Huggy Bear were GENUINELY exciting in an era of bland faceless mediocrity, but apart from friends Blood Sausage, the Riot Grrrl movement didn't have much of a voice over here.
In America, however, Riot Grrrl became a phenomenon with bands like Bikini Kill, Heavens To Betsy, Bratmobile, Slant 6, Babes In Toyland, Cheesecake, Excuse 17 and Team Dresch to name but a few.

Some of my friends (though not Griff and Ray, I should point out) HATED the whole Riot Grrrl thing, but we loved it. In an era before the Internet, the whole cut-and-paste, fanzine culture, DIY ethic coupled with some of the spikiest, most scattershot music imaginable was a pure and honest thrill at a time of utter complacency.

The decade would end with the Spice Girls proclaiming 'Girl Power'.....but that was a decidedly Thatcherite brand of so-called 'Girl Power' and should be swept away into the nearest litter bin.

The 2000s saw ex-members of now defunct Riot Grrrl bands continue the cause; Kathleen Hannah of Bikini Kill now made music as Le Tigre and Julie Ruin, while members of Excuse 17 and Heavens To Betsy became Sleater-Kinney, and Kat Bjelland of Babes In Toyland continued as Katastrophy Wife.
Britain, however, became rather barren on the Feminist Pop front, sadly.

(Sleater-Kinney above)

The rise of dreadful TV Talent Shows and Reality TV guaranteeing microcelebrity has once again brainwashed the masses. Why make a splash and rock the boat when you can make yourself financially safe for a few minutes of televisual ridicule. It's horrific.

The ideal British Woman now seems to be a grotesque hybrid of Katie Price and Kate Middleton; a pornographicised caricature with no life goals other than sitting around on their pampered arses, unaware of the dangers of their own objectification. Piffle and Poppycock my friends!
Yesterday the three of us ~Streetlampers~ found ourselves questioning where the new Feminist Pop/Rock icons were. Lady Gaga? Katie Perry?? Madonna??? Do us a favour!! Face it, Madonna may be held up as some Feminist icon but this is a woman who promoted and created objectified pornography. Yeah, right on Sister!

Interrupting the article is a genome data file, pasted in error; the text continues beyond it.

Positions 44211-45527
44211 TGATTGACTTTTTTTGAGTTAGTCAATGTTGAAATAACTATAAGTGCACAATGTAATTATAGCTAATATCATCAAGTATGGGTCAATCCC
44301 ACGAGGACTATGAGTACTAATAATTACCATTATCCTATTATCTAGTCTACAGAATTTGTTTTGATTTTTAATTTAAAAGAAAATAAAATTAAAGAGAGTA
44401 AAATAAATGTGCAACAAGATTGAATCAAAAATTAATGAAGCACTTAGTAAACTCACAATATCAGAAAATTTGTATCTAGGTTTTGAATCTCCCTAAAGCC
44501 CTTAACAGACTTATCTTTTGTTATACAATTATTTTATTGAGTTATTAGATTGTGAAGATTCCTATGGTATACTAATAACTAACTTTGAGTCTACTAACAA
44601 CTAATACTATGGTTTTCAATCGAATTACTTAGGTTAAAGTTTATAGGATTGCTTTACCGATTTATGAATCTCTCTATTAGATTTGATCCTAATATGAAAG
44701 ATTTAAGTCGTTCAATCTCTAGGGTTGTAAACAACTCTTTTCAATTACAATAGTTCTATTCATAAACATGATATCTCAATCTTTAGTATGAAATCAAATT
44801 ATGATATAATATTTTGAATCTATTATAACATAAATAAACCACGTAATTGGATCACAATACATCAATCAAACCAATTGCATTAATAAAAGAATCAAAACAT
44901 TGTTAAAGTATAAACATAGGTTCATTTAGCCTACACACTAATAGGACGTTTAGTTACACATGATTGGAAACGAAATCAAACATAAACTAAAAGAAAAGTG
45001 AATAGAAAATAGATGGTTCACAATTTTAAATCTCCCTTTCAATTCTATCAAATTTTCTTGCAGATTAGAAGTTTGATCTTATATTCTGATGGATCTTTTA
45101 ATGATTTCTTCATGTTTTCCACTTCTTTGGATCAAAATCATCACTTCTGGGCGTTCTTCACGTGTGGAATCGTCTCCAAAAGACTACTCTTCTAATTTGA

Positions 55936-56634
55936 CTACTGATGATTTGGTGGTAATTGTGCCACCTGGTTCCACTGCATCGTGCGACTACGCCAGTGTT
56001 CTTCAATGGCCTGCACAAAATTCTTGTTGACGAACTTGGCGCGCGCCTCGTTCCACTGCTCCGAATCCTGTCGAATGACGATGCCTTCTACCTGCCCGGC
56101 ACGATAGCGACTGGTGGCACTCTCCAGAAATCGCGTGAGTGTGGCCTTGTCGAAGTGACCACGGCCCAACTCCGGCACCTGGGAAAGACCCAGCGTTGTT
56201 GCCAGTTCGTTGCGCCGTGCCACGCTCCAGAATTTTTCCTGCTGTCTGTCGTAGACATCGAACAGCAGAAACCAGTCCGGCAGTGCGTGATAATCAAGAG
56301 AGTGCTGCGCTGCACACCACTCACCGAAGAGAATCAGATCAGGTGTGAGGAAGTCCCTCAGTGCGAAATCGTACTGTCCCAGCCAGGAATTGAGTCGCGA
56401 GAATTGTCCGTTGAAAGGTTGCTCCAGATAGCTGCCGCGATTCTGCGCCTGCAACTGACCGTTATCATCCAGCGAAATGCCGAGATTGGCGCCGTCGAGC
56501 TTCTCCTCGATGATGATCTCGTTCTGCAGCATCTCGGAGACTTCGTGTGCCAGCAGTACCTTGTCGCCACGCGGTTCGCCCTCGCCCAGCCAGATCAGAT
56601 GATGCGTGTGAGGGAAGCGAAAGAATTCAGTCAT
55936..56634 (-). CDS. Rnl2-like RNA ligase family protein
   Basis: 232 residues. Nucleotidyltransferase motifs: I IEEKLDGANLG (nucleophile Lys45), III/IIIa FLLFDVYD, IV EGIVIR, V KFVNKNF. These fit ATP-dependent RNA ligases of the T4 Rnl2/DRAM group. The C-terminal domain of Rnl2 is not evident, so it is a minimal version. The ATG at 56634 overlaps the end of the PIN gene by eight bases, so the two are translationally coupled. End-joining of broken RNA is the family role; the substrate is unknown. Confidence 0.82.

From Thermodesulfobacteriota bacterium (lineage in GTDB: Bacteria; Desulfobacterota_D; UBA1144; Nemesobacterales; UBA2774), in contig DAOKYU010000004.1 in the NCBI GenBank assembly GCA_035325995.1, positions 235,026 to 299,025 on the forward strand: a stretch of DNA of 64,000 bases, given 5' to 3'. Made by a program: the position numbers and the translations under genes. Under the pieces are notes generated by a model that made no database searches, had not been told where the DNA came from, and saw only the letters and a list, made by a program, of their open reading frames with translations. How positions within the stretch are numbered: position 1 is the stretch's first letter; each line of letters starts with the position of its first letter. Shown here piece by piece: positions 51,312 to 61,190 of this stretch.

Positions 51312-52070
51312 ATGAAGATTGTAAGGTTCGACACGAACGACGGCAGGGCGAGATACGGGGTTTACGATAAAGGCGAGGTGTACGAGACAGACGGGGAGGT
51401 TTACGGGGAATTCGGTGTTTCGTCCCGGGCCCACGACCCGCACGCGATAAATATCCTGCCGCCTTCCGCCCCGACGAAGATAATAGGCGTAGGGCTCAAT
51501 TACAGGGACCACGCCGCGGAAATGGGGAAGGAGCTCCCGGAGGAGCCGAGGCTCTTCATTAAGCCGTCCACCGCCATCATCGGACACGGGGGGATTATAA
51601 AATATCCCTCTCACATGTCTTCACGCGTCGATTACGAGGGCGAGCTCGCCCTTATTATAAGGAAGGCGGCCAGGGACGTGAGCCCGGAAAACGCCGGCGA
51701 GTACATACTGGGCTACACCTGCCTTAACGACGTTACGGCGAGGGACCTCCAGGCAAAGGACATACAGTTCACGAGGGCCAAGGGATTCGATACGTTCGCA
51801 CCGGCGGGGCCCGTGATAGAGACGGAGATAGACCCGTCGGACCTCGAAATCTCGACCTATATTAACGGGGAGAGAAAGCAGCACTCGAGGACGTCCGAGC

Sadly we couldn't come up with too many of our own; Shrag and Vile Vile Creatures were about it, although there is a Manchester band called (hooker) who I'm very fond of and who do seem to be blazing a Feminist trail....but that's it!
Unless, of course, you can tell us differently!

That is the whole point of this Blog. Away from our usual smug, we-know-everything twattery, we hope we are proven wrong here. We really hope that readers will get in touch and tell us of some Radical Feminist bands that we are unaware of. Hell, we even hope some of the said bands will get in touch so we can write about them and enjoy their music.
Please prove us wrong, Friends!

The buck stops with you!



  1. Aw man this is piece is just perfect. You have given me so much to go and check out and the overall theme is very close to my heart. Please please please keep up the good work. Power to the peaceful.....

    - Jer

  2. Thanks Jeremiah,
    Your views and support are always welcome.

    For me, personally, the whole Riot Grrrl movement was the only genuinely thrilling music that existed in that cultural vaccuum we call the 1990s, and as sucg forever has a special place in my heart.

    Happy listening,

  3. The Russian band "PUSSY RIOT" is a good one to look at. They have taken the aims of the Riot Grrrl movement to a more aggressive political stance.
    "Our goal is to move away from personalities and towards symbols and pure protest"
    I dig their attitude and force. XXX

    And then the beautiful band, "Those Darlings" <3